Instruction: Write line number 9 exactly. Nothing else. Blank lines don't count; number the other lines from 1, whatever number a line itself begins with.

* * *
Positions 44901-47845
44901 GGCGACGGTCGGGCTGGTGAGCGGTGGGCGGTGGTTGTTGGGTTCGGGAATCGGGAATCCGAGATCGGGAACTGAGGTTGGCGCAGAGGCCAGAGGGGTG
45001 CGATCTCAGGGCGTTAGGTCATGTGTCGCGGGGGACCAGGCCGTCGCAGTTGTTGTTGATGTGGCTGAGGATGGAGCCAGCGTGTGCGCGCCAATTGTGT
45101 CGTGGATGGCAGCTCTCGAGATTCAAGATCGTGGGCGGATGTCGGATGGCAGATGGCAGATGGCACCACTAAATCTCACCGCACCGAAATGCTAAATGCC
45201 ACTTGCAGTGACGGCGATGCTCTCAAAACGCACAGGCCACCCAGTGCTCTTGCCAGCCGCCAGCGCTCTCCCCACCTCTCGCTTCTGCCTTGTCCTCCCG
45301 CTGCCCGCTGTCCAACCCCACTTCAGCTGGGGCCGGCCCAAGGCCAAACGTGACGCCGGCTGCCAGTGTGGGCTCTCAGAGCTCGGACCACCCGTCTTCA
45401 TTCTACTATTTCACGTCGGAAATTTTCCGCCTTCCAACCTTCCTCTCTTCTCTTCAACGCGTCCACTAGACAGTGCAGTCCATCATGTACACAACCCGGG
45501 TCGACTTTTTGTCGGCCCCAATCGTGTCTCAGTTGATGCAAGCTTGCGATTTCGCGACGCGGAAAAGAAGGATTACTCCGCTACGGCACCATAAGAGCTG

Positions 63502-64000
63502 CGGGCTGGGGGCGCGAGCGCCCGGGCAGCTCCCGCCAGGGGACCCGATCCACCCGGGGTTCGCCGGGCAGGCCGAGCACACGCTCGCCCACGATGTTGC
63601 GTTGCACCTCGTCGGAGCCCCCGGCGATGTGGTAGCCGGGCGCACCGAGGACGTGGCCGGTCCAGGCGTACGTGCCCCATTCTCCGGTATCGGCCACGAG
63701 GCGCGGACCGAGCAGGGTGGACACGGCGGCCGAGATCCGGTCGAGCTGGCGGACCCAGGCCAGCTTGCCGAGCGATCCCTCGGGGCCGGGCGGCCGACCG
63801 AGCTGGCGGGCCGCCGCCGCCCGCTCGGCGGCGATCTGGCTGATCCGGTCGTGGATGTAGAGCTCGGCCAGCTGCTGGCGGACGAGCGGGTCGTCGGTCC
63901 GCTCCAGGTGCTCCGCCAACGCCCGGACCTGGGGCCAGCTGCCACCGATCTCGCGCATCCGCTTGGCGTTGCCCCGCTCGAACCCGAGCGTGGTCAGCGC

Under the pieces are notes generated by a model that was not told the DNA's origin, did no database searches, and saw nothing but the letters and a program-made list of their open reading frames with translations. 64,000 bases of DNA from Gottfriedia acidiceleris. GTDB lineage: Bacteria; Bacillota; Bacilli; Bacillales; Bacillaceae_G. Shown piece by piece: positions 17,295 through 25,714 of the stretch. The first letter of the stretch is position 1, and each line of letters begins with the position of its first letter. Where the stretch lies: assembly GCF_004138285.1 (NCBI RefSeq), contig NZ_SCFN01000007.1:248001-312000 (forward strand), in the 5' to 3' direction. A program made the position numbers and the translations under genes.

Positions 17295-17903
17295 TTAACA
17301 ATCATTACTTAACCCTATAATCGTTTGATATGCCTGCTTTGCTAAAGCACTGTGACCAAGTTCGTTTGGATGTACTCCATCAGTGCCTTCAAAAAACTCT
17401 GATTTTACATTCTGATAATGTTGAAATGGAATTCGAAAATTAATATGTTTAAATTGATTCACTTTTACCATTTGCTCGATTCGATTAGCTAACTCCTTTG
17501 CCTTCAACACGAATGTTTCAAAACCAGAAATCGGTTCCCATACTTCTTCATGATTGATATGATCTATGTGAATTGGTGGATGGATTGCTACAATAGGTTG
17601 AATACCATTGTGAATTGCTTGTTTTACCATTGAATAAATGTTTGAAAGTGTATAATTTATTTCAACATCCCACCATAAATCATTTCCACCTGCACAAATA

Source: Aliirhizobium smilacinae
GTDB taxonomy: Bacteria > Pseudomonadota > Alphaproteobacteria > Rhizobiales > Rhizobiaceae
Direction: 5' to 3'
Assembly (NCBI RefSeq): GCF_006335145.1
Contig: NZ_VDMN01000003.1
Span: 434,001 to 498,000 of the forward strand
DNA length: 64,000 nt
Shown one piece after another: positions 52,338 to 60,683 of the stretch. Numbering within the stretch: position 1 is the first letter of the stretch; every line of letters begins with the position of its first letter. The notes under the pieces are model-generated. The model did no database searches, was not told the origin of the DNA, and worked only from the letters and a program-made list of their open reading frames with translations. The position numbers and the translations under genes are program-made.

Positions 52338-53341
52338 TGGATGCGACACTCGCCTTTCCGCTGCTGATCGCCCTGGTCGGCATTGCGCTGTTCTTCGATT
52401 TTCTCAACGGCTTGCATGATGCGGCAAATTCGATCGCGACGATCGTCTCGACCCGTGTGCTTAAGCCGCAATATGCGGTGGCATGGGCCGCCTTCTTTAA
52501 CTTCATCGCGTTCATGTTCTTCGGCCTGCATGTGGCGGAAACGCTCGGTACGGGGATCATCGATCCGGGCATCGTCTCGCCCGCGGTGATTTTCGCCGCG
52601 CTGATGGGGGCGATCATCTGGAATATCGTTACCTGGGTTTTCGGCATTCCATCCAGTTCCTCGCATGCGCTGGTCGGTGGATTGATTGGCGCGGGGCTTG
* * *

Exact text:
Positions 63502-64000